the interestingly contorted branches of a Sassafras tree

Tuesday, November 5, 2013

Designing a Northeastern Garden

When we finally moved into our new house in Massachusetts three months ago, it didn't seem much like a home at all.  One of the problems was that the yard was completely bare in the front.  No foundation plantings, no grass, nothing.  On the positive side, I got to design my garden from scratch!

Ack, my house is naked!!  Quick, throw a few shrubs over its foundation!
Step 1:  Trees, Shrubs, and Hardscaping

The first step in designing a garden is to put in what is called the 'bones' of the garden - the main structures that really anchor all the other smaller plantings.  That usually means trees, shrubs, and hardscaping.  

In addition to trees and shrubs, I have two light posts and a few boulders in my garden.  One great thing about the Northeast - boulders are plentiful!  (Farmers would probably disagree about this being a great thing.)
I designed this garden with the winter season in mind.  It's easy to make a garden look good in the summer up here in the Northeast when everything is blooming, not so easy to make a winter garden look good - and all I hear from people up here is how long the winter is going to be!  So I focused on plantings that would look good all year long, such as... 


On one side of our yard we put a Blue spruce.  The silvery blue of the needles match our house perfectly, and the birds love it!

Vanderwolf's Pyramid Limber Pine and a Blue Atlas Cedar are planted on the other side of my house.  I love how these two evergreens have totally different looks.

...and Foundation Plants with Winter Interest:

Deciduous trees and shrubs going in my yard needed to have either interesting bark or winter berries that would look good in winter!

Winterberry Hollies were planted on either side of my porch, and a River Birch tree with its fabulous light-colored, peeling bark was planted at the corner.

I also planted some Variegated Red Twig Dogwood shrubs.  In summer they have variegated, gray-green colored leaves that look quite pretty with our house color.  The leaves then turn a fabulous pink in autumn before dropping off to reveal bright red stems for winter!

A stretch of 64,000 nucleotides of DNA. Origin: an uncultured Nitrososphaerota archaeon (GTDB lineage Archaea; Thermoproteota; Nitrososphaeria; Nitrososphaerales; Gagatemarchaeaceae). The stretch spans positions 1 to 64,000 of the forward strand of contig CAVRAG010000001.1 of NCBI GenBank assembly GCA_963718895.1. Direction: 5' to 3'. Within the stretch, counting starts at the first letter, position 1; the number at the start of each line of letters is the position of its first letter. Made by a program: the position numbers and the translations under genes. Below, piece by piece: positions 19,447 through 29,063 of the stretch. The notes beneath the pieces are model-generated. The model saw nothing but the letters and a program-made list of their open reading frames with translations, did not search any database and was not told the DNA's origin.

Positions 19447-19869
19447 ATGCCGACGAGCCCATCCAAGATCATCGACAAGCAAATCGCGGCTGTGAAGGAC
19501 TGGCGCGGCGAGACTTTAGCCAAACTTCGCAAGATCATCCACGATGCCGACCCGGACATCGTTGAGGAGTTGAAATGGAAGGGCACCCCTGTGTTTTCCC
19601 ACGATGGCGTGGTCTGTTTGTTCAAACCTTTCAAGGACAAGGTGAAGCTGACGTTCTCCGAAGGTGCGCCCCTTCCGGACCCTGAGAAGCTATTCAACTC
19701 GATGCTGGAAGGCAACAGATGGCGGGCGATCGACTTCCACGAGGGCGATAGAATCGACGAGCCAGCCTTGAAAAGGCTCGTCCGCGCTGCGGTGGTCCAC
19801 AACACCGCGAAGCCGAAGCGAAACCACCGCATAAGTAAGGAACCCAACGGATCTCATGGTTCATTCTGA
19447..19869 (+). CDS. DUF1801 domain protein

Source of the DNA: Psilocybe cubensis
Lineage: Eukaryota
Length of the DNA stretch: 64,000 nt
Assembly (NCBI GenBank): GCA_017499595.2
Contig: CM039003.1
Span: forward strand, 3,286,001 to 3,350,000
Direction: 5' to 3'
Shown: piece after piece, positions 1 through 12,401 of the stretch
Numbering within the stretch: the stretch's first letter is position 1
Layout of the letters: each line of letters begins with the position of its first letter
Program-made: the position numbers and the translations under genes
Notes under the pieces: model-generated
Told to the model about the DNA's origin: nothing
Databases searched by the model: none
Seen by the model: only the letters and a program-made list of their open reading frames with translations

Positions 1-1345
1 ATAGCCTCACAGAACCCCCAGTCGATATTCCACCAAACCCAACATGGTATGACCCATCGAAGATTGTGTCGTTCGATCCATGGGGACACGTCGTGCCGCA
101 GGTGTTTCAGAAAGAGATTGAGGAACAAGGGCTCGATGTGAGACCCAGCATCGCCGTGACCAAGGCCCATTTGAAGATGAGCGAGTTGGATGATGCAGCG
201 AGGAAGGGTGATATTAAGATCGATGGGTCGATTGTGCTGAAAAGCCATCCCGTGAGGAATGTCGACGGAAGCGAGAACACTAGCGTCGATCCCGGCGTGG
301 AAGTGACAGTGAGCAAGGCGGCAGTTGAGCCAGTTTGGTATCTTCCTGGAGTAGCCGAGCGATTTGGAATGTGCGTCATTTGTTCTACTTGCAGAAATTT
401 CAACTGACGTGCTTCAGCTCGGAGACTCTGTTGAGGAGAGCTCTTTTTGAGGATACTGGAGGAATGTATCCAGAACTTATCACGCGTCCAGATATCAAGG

Step 2:  Deciding on Color and Gardening Style

After putting in the main landscaping, it was time to take advantage of the end-of-the-season sales and get some smaller shrubs and perennials for the garden.  But what color scheme should I go with?  My previous Red House perfectly set the stage for a cheerful front garden filled with lots of yellow blooms accented by oranges, reds, whites, and purples.  

But my new house is a subdued grayish green with a hint of blue (yeah, I have no idea what color to describe it as).   However, it really lends itself to a.... pastel-colored English-cottage theme!

We're going pink and pastel here, very different for my garden!
For this theme I had to have roses, of course, though being the lazy gardener that I am, they had to be very hardy and non-fussy.   I found several 'The Fairy' Roses on sale, which are impressively still blooming despite our recent cold snap!  I also picked up several 'Magnus' Purple Coneflowers, several different shades of Salvia (I'm a sucker for salvia), Gaura, and some Great Blue Lobelia, among others.

The Great Blue Lobelia is perfect for a wet spot in the yard.
Step 3:  Plant what you love!

I know I had a pastel theme decided on, but I just couldn't resist putting some cheerful, bright yellow flowers somewhere in the garden.  Next to the garage side door I planted a little clump of Willow Leaf Sunflowers, which are fabulously supposed to get around 6 to 8 feet tall.  I can't wait.

I have big dreams for you, baby clump!
Step 4:  The fun has only just begun!

I still have a lot to fill in.  Bulb planting has started, and I'm already thinking about what plants to start from seed for next year.  Ah, such planning!  Hopefully it will carry me through the long, cold winter that everyone keeps warning me about!

But I must say, with the new beds and the landscaping 'bones' of the garden put in, my new house looks much more like a home!